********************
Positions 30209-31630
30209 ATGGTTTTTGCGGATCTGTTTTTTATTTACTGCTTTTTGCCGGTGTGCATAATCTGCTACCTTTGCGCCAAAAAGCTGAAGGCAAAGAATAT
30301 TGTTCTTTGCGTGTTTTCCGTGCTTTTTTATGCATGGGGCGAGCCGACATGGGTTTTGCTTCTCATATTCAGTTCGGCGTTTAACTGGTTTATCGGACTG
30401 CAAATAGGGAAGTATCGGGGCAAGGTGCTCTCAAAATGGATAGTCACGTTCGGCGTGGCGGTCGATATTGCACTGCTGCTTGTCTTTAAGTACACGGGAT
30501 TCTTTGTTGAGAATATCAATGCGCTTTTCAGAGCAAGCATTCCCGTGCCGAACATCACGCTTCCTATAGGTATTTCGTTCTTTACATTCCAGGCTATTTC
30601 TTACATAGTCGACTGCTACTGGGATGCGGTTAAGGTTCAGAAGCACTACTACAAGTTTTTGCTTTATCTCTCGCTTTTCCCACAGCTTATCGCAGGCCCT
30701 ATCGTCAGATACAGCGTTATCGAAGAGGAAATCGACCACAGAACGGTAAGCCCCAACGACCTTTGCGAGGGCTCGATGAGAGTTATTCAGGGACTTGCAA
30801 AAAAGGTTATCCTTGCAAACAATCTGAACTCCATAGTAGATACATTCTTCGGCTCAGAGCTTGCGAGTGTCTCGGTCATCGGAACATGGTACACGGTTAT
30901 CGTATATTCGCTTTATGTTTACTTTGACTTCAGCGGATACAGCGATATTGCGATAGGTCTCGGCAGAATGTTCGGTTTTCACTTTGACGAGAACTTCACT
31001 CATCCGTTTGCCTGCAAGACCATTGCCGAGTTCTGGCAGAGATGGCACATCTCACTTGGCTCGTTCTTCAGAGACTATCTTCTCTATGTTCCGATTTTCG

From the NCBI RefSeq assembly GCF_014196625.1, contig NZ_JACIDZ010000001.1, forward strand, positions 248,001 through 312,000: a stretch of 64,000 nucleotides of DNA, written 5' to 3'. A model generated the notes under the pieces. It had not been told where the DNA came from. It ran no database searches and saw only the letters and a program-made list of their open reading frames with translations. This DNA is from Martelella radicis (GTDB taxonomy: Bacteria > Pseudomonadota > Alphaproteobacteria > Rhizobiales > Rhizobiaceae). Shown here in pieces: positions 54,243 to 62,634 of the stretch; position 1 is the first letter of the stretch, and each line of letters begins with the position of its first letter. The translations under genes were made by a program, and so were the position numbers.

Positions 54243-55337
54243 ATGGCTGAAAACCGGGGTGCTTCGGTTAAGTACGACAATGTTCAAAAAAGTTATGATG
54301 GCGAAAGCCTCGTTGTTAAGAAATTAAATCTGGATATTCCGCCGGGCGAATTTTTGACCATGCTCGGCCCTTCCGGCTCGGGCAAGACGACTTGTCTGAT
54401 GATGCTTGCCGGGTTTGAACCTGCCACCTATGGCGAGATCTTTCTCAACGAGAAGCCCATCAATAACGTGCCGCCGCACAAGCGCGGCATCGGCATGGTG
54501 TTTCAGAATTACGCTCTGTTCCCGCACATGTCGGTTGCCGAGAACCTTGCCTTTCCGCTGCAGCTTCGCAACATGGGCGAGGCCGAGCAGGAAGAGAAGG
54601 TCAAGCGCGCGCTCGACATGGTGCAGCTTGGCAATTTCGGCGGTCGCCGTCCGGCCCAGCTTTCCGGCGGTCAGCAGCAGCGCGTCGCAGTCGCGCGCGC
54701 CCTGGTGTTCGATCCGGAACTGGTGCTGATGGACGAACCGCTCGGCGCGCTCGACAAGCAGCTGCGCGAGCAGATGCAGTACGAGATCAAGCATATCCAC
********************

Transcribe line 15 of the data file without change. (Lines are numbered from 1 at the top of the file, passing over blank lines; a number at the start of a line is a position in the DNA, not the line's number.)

54401 GATGCTTGCCGGGTTTGAACCTGCCACCTATGGCGAGATCTTTCTCAACGAGAAGCCCATCAATAACGTGCCGCCGCACAAGCGCGGCATCGGCATGGTG